Spice, Bath Salts: The new wave of Synthetic Drugs
The recent wave of synthetic drugs witnessed by many countries all over the world including the UAE is unprecedented and profoundly alarming. Marketed as legal highs, these drugs are very easy to obtain over the internet and from head shops. They elude detection by our available standard lab methods and require a highly sophisticated, expensive and time-consuming toxicology. The mixture of herbs and chemicals in each makes it very hard to link the clinical effects to a particular chemical in the mix. The recent surge in emergency room visits by patients who consumed these products and calls to poison center by clinicians who are at loss of what they are dealing with make this a very alarming situation.
Spice :or K2 is made of a mixture of herbs like “wild dagga” (a South African plant with marijuana like effects) sprayed with synthetic cannabinoid chemical compounds. These compounds were originally manufactured by pharmaceutical companies in search of products that would behave similarly to the active marijuana natural chemical THC, for possible use as medicines for analgesia, and for improving appetite in cancer or HIV patients.
Psychiatric effects of spice include anxiety, paranoia, agitation, psychosis, and suicide. Physical effects include increase heart rate and blood pressure, excessive sweating, seizures, electrolyte disturbance. Heavy prolonged use can lead to the development of tolerance and withdrawal symptoms, presenting as irritability, nightmares, tremors, nausea and craving.
The treatment of acute symptoms is better managed in a medical setting, mostly in emergency rooms, including supportive care and benzodiazepines.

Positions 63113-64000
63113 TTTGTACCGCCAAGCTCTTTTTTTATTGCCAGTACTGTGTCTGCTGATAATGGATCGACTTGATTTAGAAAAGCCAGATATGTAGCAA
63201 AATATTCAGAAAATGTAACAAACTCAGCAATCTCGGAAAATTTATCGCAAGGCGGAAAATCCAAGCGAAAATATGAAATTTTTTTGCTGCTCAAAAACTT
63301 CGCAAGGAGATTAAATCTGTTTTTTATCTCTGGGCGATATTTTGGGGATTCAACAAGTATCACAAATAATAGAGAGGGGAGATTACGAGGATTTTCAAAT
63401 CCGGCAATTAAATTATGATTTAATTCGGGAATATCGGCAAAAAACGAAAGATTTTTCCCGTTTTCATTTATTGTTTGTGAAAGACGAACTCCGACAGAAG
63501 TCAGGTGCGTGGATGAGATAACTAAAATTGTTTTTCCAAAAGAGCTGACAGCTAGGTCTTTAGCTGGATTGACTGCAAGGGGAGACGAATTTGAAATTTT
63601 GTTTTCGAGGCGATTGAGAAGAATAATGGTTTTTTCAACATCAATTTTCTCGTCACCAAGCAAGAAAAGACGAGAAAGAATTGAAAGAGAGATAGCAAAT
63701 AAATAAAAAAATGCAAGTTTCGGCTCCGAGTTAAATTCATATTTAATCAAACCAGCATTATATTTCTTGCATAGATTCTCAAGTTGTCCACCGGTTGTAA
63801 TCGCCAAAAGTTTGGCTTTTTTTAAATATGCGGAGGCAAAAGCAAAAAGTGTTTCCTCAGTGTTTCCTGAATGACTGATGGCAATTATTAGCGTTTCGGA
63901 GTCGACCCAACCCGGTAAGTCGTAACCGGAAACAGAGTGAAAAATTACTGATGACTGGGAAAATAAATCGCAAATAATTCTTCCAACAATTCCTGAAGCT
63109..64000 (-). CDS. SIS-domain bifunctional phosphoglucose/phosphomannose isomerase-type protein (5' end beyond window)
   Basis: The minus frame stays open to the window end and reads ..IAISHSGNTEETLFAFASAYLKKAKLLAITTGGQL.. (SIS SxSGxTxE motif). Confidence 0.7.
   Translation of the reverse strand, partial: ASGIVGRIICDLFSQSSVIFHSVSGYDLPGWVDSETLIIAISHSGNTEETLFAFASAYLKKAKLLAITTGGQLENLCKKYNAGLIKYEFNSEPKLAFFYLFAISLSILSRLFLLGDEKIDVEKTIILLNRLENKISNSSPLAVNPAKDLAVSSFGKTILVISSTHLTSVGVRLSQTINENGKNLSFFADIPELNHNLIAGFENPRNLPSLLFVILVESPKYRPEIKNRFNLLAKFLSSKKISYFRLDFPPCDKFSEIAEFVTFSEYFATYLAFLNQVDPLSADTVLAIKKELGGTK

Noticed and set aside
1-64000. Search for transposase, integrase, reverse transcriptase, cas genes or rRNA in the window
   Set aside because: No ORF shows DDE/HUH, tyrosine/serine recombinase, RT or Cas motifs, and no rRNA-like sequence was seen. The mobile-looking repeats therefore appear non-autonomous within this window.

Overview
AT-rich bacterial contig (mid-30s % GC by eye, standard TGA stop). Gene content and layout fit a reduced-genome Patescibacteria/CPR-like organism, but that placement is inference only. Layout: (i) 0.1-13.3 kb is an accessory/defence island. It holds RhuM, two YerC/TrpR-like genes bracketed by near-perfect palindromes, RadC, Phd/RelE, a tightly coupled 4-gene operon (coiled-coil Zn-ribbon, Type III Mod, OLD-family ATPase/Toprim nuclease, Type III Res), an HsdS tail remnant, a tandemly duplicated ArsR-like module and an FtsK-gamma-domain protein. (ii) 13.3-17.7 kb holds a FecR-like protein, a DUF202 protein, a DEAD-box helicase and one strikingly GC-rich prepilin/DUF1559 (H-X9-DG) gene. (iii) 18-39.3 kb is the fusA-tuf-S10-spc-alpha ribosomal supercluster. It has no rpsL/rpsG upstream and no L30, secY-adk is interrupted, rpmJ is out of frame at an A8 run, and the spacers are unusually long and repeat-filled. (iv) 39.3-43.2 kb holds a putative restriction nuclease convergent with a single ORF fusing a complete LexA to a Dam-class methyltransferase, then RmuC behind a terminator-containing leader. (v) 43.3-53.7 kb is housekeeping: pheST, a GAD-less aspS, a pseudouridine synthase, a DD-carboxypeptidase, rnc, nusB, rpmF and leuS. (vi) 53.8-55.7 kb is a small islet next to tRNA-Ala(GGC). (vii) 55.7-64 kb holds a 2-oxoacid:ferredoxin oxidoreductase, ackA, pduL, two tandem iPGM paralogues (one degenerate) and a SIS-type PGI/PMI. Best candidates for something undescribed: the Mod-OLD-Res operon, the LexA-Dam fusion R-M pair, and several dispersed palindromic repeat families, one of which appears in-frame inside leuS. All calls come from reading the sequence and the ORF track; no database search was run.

There is no cross reactivity with the natural substance in marijuana (THC), and laboratory detection requires GC-MS.
Bath Salts :These compounds contain synthetic cathinones. Cathinone is the active chemical naturally present in khat, which is responsible for the mild stimulant like properties and mild euphoria associated with khat chewing.
Examples of the most common synthetic cathinones are mephedrone, 3,4-methylenedioxypyrovalerone (MDPV), and methylone. These compounds work similarly to amphetamines.
Users describe sense of energy and euphoria and increased sexual arousal and the need to continue to use to prolong the effects. Emergency reports describe bizarre behavior, sever aggression, self-mutilation, cannibalism and severe psychosis.
Physically symptoms include increased heart rate, and blood pressure, psychomotor agitation, hyperthermia, seizures and death.
Treatment is symptomatic with supportive care for hypertension, hyperthermia and seizure control with benzodiazepine.
Reports of addiction including tolerance, craving and withdrawal symptoms akin to stimulants withdrawal have also been reported.
Urine detection is not possible on routine kits, however cross reactivity with amphetamines is possible and false positive screen for methamphetamine may result. Testing kits for the most common ones are commercially available.
In summary, these new synthetic mimetics have been flooding the drug scene as legal highs particularly now with the availability of the internet stores. They have been able to elude and outpace the regulatory authorities. Toxicological techniques required to detect these drugs are very expensive and very time consuming.